A blinded review of clinical data from patients in the PLATO trial found that, when compared to clopidogrel, ticagrelor (Brilique/Brilinta, AstraZeneca) was more commonly associated with fewer cardiac, bleeding or infectious complications that directly caused or contributed to death following coronary artery bypass graft surgery. These data were presented at the European Society of Cardiology (ESC) congress in Paris, France.
“These data may help to further understand the factors that contribute to the ability of ticagrelor to provide superior outcomes over clopidogrel in acute coronary syndrome patients, including when a surgical intervention like coronary artery bypass grafting is required,” said Christoph Varenhorst, researcher at the Uppsala Clinical Research Centre, Sweden.
The blinded review categorised differences in causes of post-bypass grafting deaths between treatment arms, and found that total rates of vascular deaths and non-vascular deaths from the time of bypass grafting until study end for the ticagrelor and clopidogrel groups were 4% (25/632) vs. 7.5% (47/629) and 0.6% (4/632) vs. 1.7% (11/629), respectively.
The results showed that there were numerically fewer cardiovascular-related deaths from heart attack, heart failure, arrhythmia/sudden death, haemorrhagic stroke/intracranial haemorrhage and bleeding/other haemorrhage among patients treated with ticagrelor compared to clopidogrel.
Among factors directly causing or contributing to death, bleeding (27 vs. 9, p=0.002) and infection (16 vs. 6, p=0.033) occurred more commonly in the clopidogrel group, compared to the ticagrelor group.
This blinded review is a follow-up to an analysis presented at the American College of Cardiology (ACC) Annual Scientific Sessions in March 2010. That analysis, which included the 1,261 acute coronary syndrome patients in PLATO who underwent bypass grafting within seven days after discontinuing either clopidogrel or ticagrelor (ticagrelor n=632 and clopidogrel n=629), showed a reduction in total mortality of 51% with ticagrelor. Since the 2010 analysis recognised causes of death as vascular or non-vascular only, there was a need to further investigate the causes of post-CABG deaths between the treatment arms, the results of which were presented today.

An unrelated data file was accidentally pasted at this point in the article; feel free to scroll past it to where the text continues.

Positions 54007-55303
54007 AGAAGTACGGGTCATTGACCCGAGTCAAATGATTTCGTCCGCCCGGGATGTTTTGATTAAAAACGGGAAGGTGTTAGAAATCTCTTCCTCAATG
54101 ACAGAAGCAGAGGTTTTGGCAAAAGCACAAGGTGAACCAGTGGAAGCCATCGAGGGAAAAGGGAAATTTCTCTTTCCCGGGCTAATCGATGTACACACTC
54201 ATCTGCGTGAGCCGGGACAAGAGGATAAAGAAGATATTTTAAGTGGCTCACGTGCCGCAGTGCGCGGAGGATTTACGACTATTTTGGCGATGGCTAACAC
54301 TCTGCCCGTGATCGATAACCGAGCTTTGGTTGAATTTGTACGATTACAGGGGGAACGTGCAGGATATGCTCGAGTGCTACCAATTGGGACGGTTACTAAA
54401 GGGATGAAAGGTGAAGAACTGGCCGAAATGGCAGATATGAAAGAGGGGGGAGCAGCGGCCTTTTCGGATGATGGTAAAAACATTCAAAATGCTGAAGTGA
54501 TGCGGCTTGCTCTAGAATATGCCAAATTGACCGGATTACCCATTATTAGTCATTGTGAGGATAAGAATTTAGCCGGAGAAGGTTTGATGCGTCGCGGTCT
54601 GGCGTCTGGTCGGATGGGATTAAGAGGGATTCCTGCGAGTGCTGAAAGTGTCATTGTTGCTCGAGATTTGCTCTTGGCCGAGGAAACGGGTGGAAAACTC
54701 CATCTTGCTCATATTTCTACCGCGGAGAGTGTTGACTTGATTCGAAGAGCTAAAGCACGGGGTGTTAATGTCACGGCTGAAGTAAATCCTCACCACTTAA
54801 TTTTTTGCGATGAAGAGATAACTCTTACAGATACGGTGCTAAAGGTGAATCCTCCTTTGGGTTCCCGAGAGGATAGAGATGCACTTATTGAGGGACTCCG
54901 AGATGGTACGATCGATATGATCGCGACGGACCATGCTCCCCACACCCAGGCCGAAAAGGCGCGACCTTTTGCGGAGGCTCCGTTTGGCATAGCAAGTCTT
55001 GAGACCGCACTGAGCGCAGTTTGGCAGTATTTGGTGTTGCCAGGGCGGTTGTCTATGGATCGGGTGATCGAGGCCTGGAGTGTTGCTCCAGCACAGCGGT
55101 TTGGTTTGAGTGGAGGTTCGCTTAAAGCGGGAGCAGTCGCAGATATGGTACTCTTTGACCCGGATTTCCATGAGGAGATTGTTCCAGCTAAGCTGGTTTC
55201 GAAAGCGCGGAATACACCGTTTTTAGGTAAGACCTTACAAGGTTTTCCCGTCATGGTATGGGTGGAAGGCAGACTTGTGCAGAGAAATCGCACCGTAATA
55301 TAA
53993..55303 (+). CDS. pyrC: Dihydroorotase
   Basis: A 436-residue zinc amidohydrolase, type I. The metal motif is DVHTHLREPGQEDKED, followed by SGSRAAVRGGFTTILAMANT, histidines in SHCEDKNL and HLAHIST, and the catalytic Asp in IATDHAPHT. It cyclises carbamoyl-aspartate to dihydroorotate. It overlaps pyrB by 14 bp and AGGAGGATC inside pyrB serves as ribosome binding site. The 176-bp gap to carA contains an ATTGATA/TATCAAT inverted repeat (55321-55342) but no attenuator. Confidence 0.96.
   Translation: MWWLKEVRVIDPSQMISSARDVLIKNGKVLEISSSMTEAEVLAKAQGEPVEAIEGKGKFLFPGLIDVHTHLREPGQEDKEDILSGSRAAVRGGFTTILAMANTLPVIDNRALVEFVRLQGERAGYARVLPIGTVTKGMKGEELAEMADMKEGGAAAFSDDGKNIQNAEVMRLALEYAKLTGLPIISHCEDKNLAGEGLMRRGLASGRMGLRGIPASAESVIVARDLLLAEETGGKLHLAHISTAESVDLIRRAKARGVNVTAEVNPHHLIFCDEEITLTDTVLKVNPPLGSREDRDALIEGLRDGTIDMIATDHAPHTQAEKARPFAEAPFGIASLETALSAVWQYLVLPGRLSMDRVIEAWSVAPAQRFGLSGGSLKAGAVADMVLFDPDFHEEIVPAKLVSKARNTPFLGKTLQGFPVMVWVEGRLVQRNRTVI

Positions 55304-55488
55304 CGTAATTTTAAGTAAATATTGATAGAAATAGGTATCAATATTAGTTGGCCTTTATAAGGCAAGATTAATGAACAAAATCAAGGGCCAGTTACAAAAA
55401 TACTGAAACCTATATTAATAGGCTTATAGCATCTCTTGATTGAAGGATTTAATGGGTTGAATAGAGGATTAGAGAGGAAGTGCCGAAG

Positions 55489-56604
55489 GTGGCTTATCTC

PLATO was a large (18,624 patients in 43 countries), head-to-head patient outcomes study of ticagrelor versus clopidogrel, both given in combination with aspirin and other standard therapy, designed to establish whether ticagrelor could achieve a clinically meaningful reduction in cardiovascular endpoints in acute coronary syndrome patients, above and beyond those afforded by clopidogrel.
The study demonstrated that treatment with ticagrelor led to a greater reduction in the primary endpoint – a composite of cardiovascular death, myocardial infarction, or stroke – compared to patients who received clopidogrel [9.8% vs. 11.7% at 12 months, 1.9% absolute risk reduction (ARR), 16% relative risk reduction (RRR), 95% CI, 0.77 to 0.92, p<0.001]. The difference in treatments was driven by cardiovascular death and myocardial infarction with no difference in stroke. In PLATO, the absolute difference in treatment benefit versus clopidogrel was seen at 30 days and the Kaplan-Meier survival curves continued to diverge throughout the 12 month treatment period.
The study also demonstrated that treatment with ticagrelor for 12 months was associated with a 21% RRR in cardiovascular death (4% vs. 5.1%, 1.1% ARR, p=0.001) and a 16 percent RRR in myocardial infarction compared to clopidogrel at 12 months (5.8% vs. 6.9%, 1.1% ARR, p<0.005).
Ticagrelor has now been approved in 43 countries, including in the European Union under the trade name Brilique and in the United States, Canada, Brazil, Malaysia and Macau under the trade name Brilinta. Brilinta is currently under regulatory review in 49 countries, including, Russia, India and China.